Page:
- Students will be able to understand and explore various examples of African immigrant families coming to Philadelphia by analyzing the story of a family from Coming to Philadelphia: Seven Stories.
- Students will be able to connect to the experiences of African immigrants by engaging in discussion about family life in Africa and Philadelphia.
- Students will be able to synthesize their knowledge of the experiences of African immigrants by composing a monologue based on the oral history of an African immigrant to Philadelphia.
Extended family: a family group that consists of parents, children, and other close relatives, often living in close proximity
Nuclear family: a family group that consists only of father, mother, and children
Oral history: historical information obtained in interviews with people who has firsthand knowledge
Youth culture: the distinctive beliefs, behaviors, styles, and interests of adolescents and teenagers
- Instruct students to make a list of all their extended family members, including grandparents, cousins, aunts, uncles, adopted cousins, etc. Compare the extended family and the nuclear family. Have students imagine that their extended family members live in the same house and/or neighborhood. Suddenly, their nuclear family decides to immigrate to another country. Ask students if all their extended family members can go with them? Why or why not? Who, if anyone, from their extended family might go with them? Why or why not? Most Africans have large extended family members living near them. When an African immigrant or African immigrant family moves to the United States, they may leave many of their extended family behind. Ask students how they think these African immigrants would feel? Ask students how they would feel if they immigrated to another country and had to leave their extended family members behind?
- Have students review “Coming to Philadelphia: Seven Stories.” Split the class into seven groups, one to focus on each of the stories. Hand out the corresponding description sheet to each group. Make computers available to view photograph collections for each family and/or complete research. Ask them to do the following:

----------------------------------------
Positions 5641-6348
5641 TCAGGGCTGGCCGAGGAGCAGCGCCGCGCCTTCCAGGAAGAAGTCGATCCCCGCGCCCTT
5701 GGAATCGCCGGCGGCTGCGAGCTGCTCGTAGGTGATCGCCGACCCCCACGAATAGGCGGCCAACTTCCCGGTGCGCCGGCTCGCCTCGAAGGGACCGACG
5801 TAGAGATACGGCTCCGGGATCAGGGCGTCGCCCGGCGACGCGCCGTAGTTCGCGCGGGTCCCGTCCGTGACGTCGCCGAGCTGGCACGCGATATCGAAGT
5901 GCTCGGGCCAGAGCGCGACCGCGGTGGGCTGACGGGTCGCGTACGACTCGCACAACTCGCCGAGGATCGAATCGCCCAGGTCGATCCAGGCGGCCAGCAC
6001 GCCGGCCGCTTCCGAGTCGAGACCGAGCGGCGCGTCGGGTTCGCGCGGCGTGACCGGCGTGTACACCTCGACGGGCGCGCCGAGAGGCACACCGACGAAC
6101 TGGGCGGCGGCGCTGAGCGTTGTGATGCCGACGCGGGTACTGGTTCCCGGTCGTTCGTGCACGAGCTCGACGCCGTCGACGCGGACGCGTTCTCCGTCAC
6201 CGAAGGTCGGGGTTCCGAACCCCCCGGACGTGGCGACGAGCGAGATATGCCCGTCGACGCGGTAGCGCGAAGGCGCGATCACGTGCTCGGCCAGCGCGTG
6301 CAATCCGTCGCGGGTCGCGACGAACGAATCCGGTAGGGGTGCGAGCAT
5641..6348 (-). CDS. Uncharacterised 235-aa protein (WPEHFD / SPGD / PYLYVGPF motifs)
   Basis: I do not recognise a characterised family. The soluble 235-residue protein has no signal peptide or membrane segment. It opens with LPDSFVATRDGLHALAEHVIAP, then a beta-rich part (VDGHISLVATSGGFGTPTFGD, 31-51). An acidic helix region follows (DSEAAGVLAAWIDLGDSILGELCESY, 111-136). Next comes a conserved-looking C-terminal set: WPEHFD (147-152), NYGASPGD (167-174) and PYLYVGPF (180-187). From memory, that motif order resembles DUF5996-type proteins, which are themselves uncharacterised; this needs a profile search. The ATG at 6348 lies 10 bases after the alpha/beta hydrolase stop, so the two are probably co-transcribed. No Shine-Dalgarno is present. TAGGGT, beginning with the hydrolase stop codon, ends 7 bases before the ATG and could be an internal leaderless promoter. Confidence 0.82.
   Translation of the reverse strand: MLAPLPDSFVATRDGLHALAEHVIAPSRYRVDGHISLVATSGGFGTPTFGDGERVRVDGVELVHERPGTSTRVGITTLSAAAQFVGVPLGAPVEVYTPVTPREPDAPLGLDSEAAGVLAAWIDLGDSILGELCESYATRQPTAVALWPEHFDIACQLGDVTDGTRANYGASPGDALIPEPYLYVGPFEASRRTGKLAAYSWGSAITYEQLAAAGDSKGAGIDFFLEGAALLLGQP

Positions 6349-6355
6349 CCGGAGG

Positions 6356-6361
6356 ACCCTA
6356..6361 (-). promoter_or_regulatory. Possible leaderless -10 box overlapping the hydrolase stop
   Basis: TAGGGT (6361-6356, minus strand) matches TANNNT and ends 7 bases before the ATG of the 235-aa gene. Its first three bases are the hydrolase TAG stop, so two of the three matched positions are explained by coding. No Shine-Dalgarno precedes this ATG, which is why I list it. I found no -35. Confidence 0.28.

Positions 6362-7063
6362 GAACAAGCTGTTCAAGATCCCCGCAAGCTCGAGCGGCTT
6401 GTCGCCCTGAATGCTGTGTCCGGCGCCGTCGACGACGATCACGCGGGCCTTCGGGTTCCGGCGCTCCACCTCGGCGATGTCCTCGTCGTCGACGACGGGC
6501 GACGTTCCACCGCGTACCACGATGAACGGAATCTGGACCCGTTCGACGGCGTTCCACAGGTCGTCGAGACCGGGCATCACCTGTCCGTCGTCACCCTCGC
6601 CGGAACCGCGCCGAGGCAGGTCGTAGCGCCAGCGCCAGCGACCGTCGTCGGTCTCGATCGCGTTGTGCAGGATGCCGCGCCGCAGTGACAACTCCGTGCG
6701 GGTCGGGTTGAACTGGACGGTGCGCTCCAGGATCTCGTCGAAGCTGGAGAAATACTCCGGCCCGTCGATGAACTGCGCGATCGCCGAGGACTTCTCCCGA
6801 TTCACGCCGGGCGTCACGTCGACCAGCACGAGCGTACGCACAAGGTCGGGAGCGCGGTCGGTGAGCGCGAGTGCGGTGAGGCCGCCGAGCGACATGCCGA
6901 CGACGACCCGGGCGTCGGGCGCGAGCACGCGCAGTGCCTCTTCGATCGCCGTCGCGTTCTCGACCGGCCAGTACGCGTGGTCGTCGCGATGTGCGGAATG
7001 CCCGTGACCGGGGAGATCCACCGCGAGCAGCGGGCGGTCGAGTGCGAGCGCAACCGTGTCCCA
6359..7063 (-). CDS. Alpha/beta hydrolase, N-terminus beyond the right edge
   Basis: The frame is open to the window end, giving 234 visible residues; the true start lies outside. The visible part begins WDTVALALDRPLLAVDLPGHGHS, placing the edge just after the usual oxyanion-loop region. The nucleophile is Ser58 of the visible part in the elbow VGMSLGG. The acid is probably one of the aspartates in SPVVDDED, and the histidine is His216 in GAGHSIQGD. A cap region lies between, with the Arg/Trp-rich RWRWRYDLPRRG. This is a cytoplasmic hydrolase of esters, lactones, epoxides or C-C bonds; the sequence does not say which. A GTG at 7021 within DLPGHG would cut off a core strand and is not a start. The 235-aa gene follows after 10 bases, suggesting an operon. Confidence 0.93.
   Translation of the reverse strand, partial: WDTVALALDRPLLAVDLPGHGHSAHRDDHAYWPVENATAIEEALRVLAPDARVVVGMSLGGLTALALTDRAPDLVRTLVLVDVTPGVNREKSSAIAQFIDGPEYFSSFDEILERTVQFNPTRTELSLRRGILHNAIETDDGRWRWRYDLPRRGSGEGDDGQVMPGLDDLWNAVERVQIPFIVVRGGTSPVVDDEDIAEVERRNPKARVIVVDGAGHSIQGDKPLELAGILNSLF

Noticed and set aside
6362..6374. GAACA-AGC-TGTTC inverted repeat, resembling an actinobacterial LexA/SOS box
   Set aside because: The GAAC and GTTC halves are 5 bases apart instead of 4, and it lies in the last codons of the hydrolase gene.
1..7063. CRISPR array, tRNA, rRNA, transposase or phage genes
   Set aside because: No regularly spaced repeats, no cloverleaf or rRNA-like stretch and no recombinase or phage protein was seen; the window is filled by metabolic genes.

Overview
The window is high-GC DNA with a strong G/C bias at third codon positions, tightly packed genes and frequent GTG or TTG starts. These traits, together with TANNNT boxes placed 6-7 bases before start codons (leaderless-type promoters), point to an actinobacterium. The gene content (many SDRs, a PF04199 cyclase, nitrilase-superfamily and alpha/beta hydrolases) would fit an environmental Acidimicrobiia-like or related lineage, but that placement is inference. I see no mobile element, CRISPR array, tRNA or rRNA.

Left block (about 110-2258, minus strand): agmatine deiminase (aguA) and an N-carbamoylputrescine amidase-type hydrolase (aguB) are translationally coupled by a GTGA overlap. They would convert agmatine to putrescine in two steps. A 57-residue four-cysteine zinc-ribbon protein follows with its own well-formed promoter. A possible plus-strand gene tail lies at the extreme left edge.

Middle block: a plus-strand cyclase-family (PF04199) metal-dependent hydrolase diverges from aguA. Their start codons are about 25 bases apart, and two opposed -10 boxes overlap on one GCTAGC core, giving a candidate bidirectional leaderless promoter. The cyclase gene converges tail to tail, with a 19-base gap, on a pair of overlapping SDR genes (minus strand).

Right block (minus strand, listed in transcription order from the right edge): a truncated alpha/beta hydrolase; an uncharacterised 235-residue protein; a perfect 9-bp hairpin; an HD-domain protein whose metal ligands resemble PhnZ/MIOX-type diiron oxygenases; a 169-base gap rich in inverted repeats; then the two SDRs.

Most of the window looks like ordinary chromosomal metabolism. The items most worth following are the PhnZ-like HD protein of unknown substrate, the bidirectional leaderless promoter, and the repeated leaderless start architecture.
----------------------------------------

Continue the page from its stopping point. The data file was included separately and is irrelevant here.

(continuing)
- Research what may have been happening in that country when they came.
- Describe various types of families.
- How do these families compare to your own?
- What can we learn from these African immigrant families?
- What can African immigrant families learn from your family?
Students will each record their findings. They will also be instructed to take notes on the other groups’ presentations. This should be checked for completion.
- Each group will present a summary of their findings about their family, sharing what the experience of that family tells us about African immigration to Philadelphia.
- Ask American students to reflect on the youth culture and behavior in the United States. Students try to think of all aspects of their daily life that are tied to American youth culture: language, dress, music, television, relations to adults and authority figures, and friends. Have students write a journal entry addressing the three of following questions:
- How is American youth culture different from African culture? For example, African socializing is often intergenerational.
- How is American youth culture similar to African culture?
- What aspects of American youth culture might African immigrant families not want their children to adopt? Why?
- What aspects of American youth culture would African immigrant youth want to adopt? Why?
- Students will choose an African Oral History. The histories are quite long, so time may be given to read during class. The will be directed to write a monologue in the voice of the African immigrant describing their experiences in Philadelphia which will be due at a date decided by the instructor.